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Feature Articles

The Road to Recovery: More is Not Always Better!

Silicon Valley Magazine

April 30, 2000

Silicon Valley Magazine, Fitness Issue

By Karen Kefauver

During 10 grueling days in May, Terry Schneider will trek 300 miles from Tibet to Nepal during the notorious Raid Gauloises, the world's premiere adventure race. She will hang from ropes on Himalayan peaks, plunge into roiling waters and gallop across plains on frisky horses as part of this multisport event, which is designed to test the mental and physical limits of its competitors.

After the race, she can succumb to exhaustion.

"I usually sleep half the day, then eat and sleep some more," said Schneider, 38, a San Francisco-based professional athlete and personal trainer. A veteran of endurance races, she has found that, "It almost hurts more after the race when the swelling and bruises set in."

Very gradually, Schneider resumes her training with stretching, walking and easy cycling.

Whether you are preparing for an adventure race, your first triathlon or 5K run, there is a good chance you are neglecting an important part of your fitness training -- recovery.

"Most athletes miss the point of recovery," said Gerard "GP" Pearlberg, 36, a certified track coach and owner of Great Performance Athletic Coaching in Santa Cruz. "They assume that you are getting fitter and faster when you keep pushing and pushing. But that's not the case."

It's easy to neglect the concept of recovery in a tireless quest for conditioning, especially in a culture that promotes peak fitness and peak productivity no matter what the pursuit.

"Some people fail to realize that during a workout, the body is actually breaking down and the regeneration happens during rest," explained Pearlberg, who also coaches the all-women runners' group, Iron Maidens. Others may still adhere to the "no pain, no gain" principle or simply be unaware of the benefits of recovery.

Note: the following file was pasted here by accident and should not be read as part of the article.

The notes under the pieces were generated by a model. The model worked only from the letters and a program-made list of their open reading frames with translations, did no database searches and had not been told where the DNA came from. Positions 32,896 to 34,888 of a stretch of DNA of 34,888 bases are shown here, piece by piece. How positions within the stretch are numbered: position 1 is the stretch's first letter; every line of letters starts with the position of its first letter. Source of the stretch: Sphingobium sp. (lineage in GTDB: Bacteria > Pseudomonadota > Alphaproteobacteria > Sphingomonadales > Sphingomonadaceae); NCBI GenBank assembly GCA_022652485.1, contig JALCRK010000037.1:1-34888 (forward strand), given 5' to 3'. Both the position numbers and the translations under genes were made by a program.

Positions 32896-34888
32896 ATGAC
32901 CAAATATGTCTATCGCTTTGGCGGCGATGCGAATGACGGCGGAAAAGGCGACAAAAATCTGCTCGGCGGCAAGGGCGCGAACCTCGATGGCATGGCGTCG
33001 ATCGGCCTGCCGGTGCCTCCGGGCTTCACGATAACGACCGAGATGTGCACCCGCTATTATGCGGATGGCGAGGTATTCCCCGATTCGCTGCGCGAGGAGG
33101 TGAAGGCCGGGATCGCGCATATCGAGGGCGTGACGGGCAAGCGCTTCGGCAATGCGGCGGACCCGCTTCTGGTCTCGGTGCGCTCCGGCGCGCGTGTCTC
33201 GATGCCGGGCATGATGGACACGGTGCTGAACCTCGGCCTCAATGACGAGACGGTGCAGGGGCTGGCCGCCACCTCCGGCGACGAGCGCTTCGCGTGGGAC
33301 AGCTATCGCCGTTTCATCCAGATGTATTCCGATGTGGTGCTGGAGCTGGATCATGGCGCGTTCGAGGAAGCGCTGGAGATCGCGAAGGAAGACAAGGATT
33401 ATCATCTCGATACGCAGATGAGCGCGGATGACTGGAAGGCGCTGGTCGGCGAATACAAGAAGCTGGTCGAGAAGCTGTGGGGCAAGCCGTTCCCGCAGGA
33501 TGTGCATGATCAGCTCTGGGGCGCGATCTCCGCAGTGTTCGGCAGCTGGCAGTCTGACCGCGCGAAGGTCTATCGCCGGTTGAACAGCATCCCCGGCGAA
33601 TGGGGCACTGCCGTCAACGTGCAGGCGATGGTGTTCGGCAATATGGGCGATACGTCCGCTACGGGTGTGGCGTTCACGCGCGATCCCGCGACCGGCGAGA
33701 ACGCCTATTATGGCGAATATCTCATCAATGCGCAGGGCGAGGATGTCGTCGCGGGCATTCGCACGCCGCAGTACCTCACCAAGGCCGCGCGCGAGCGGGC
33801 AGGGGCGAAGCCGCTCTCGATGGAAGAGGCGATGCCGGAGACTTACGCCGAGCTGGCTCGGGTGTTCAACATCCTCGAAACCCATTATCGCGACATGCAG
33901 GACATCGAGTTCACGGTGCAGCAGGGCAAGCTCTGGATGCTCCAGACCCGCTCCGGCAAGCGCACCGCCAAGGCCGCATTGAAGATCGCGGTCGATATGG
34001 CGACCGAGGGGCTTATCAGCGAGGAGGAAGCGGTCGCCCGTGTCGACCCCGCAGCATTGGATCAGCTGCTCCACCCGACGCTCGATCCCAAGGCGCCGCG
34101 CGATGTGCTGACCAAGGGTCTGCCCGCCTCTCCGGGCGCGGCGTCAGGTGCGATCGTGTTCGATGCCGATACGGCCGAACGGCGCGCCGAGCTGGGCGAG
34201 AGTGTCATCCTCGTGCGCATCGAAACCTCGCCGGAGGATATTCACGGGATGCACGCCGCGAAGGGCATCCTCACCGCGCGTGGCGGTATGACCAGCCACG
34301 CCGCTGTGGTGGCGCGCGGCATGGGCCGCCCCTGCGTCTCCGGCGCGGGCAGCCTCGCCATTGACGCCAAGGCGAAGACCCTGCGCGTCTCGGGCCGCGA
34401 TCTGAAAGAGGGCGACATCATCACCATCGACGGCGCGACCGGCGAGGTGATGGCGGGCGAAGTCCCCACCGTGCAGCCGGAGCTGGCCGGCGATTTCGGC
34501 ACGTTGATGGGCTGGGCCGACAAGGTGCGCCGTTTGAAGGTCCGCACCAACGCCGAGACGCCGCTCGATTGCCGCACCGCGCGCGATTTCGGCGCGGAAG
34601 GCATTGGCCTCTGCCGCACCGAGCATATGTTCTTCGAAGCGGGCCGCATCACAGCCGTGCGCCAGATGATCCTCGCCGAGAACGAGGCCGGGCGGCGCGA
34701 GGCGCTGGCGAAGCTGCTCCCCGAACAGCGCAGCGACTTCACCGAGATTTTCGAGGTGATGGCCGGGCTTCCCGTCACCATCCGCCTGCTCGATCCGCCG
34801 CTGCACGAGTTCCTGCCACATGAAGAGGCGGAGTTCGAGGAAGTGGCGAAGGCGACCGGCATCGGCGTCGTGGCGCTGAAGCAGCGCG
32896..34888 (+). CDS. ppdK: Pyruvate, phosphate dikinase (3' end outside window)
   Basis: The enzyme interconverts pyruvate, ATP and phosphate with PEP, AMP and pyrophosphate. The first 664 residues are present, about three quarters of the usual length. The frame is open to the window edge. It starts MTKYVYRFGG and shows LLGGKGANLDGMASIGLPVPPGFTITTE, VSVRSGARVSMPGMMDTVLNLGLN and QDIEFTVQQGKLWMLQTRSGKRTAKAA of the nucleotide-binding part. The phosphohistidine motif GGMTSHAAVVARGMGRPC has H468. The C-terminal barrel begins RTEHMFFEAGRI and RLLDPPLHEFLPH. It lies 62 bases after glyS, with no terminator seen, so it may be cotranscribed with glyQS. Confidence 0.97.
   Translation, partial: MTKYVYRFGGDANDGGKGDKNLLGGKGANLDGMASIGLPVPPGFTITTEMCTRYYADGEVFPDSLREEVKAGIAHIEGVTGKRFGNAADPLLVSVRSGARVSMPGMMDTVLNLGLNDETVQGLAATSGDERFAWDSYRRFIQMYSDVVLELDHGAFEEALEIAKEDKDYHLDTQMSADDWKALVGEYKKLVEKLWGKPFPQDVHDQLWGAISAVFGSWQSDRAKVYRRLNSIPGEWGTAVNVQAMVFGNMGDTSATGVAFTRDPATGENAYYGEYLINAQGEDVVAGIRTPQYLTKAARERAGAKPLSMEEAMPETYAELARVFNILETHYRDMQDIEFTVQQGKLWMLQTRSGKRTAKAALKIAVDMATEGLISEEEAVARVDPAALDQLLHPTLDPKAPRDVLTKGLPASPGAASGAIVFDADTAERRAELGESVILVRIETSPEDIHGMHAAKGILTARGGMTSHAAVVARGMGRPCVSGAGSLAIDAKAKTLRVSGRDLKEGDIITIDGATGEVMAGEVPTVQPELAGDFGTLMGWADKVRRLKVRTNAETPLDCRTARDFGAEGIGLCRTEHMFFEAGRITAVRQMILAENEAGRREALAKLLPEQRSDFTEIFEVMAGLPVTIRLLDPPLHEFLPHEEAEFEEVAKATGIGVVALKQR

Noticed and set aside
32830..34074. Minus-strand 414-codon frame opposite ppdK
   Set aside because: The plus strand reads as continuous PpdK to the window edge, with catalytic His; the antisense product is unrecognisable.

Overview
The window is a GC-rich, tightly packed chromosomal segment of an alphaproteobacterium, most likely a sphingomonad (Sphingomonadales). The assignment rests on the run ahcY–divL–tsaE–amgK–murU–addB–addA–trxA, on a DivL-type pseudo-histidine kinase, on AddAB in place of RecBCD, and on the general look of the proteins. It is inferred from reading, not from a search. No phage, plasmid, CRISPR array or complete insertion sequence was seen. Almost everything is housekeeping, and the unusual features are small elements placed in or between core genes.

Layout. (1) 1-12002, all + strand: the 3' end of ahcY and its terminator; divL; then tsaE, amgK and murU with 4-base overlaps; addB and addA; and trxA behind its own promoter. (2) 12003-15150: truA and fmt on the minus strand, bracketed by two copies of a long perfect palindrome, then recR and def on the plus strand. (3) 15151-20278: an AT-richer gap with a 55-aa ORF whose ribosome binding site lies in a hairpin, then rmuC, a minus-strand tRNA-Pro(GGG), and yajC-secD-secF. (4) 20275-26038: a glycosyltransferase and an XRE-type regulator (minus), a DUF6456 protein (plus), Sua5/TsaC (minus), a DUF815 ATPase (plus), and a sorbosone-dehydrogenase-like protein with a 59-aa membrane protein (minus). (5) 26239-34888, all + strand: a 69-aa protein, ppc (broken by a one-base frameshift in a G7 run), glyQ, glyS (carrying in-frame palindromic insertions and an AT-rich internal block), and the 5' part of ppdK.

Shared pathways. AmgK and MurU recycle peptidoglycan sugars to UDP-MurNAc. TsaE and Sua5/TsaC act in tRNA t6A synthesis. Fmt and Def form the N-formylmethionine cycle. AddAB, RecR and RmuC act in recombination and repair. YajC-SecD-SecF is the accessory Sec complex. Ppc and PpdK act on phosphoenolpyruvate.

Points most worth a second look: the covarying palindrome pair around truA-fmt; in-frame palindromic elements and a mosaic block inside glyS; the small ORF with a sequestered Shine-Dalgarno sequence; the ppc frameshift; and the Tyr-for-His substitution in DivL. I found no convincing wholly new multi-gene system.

Yet, true fitness comes only during recovery, said Pearlberg and other experts in the field of coaching concur.

So what is recovery?

"Recovery can be described as the period of time required by the human body to assimilate and regenerate from a specific workload and to compensate physiologically both within the musculoskeletal and central nervous systems," said Pearlberg. "This process allows the body to handle those specific workloads in the future in a more economical and efficient manner."

Think of recovery as "The 3 R's:" Rest - getting enough sleep at night or grabbing catnaps; Refueling - making sure to replenish fluids and other nutrients; and Restraint - don't return to your full routine all at once after a major effort.

It's preferable to schedule your recovery into your workout the same way you do your activities.

That's what Schneider does on the training programs she creates for her athletes. She always suggests a complete "rest day" for her clients, who include some first time triathletes with little experience swimming, running or bicycling.

An important factor in determining how much downtime you need is to ask yourself if you are exercising or training.

According to Dr. Warren Scott, who maintains Life Sport Medicine, a 15-year old sports medicine practice in Soquel, "training" means trying to go farther and faster while "exercising" means achieving a certain regularity at the same level of intensity -- the goal is just to do it.

For the serious athlete, one who wants to push the performance envelope, Dr. Scott, the former chief of Sports Medicine at Santa Clara's Kaiser Medical, said that "you have to have your own yardstick to measure yourself against" in order to assess how much recovery is needed.

Dr. Scott recommended monitoring a number of factors, primarily the heart rate response, body weight and fluid status on a regular basis in order to measure how the body is adapting to stress.

For some athletes, like Pearlberg, who won a gold medal in the 1500m at the 1998 Nike World Master Games, knowing what your body needs is a refined art developed after a number of years. Pearlberg runs seven days a week, but is careful to intermix easy days and difficult days.

"I make sure I always have a slow, easy run, preceding and following a tough day."

For the entry level athlete, the role of recovery is less dramatic but still important. To combat soreness or stiffness, active recovery can be helpful.